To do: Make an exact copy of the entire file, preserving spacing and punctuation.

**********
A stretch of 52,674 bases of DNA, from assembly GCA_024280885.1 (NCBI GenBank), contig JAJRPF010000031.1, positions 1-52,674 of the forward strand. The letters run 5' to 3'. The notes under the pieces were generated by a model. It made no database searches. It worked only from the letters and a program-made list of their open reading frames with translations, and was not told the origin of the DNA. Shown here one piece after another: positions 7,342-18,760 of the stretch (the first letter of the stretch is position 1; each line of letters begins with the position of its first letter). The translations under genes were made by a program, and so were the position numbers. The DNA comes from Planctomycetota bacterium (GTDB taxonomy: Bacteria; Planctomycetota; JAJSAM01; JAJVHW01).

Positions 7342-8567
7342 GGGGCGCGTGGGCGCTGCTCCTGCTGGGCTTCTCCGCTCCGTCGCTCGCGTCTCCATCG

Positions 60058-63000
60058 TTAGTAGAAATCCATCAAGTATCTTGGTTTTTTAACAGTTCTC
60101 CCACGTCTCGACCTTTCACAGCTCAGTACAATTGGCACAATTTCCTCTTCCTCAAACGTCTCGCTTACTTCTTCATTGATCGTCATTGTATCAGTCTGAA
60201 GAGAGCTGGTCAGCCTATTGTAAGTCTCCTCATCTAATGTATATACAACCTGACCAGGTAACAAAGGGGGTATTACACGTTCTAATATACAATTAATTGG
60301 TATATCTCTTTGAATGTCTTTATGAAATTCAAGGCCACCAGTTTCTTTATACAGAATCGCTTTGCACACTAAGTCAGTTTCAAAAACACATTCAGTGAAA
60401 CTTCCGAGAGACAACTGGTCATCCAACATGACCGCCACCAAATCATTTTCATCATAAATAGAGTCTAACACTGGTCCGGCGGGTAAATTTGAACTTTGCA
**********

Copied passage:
A stretch of 52,674 bases of DNA, from assembly GCA_024280885.1 (NCBI GenBank), contig JAJRPF010000031.1, positions 1-52,674 of the forward strand. The letters run 5' to 3'. The notes under the pieces were generated by a model. It made no database searches. It worked only from the letters and a program-made list of their open reading frames with translations, and was not told the origin of the DNA. Shown here one piece after another: positions 7,342-18,760 of the stretch (the first letter of the stretch is position 1; each line of letters begins with the position of its first letter). The translations under genes were made by a program, and so were the position numbers. The DNA comes from Planctomycetota bacterium (GTDB taxonomy: Bacteria; Planctomycetota; JAJSAM01; JAJVHW01).

Positions 7342-8567
7342 GGGGCGCGTGGGCGCTGCTCCTGCTGGGCTTCTCCGCTCCGTCGCTCGCGTCTCCATCG

Positions 60058-63000
60058 TTAGTAGAAATCCATCAAGTATCTTGGTTTTTTAACAGTTCTC
60101 CCACGTCTCGACCTTTCACAGCTCAGTACAATTGGCACAATTTCCTCTTCCTCAAACGTCTCGCTTACTTCTTCATTGATCGTCATTGTATCAGTCTGAA
60201 GAGAGCTGGTCAGCCTATTGTAAGTCTCCTCATCTAATGTATATACAACCTGACCAGGTAACAAAGGGGGTATTACACGTTCTAATATACAATTAATTGG
60301 TATATCTCTTTGAATGTCTTTATGAAATTCAAGGCCACCAGTTTCTTTATACAGAATCGCTTTGCACACTAAGTCAGTTTCAAAAACACATTCAGTGAAA
60401 CTTCCGAGAGACAACTGGTCATCCAACATGACCGCCACCAAATCATTTTCATCATAAATAGAGTCTAACACTGGTCCGGCGGGTAAATTTGAACTTTGCA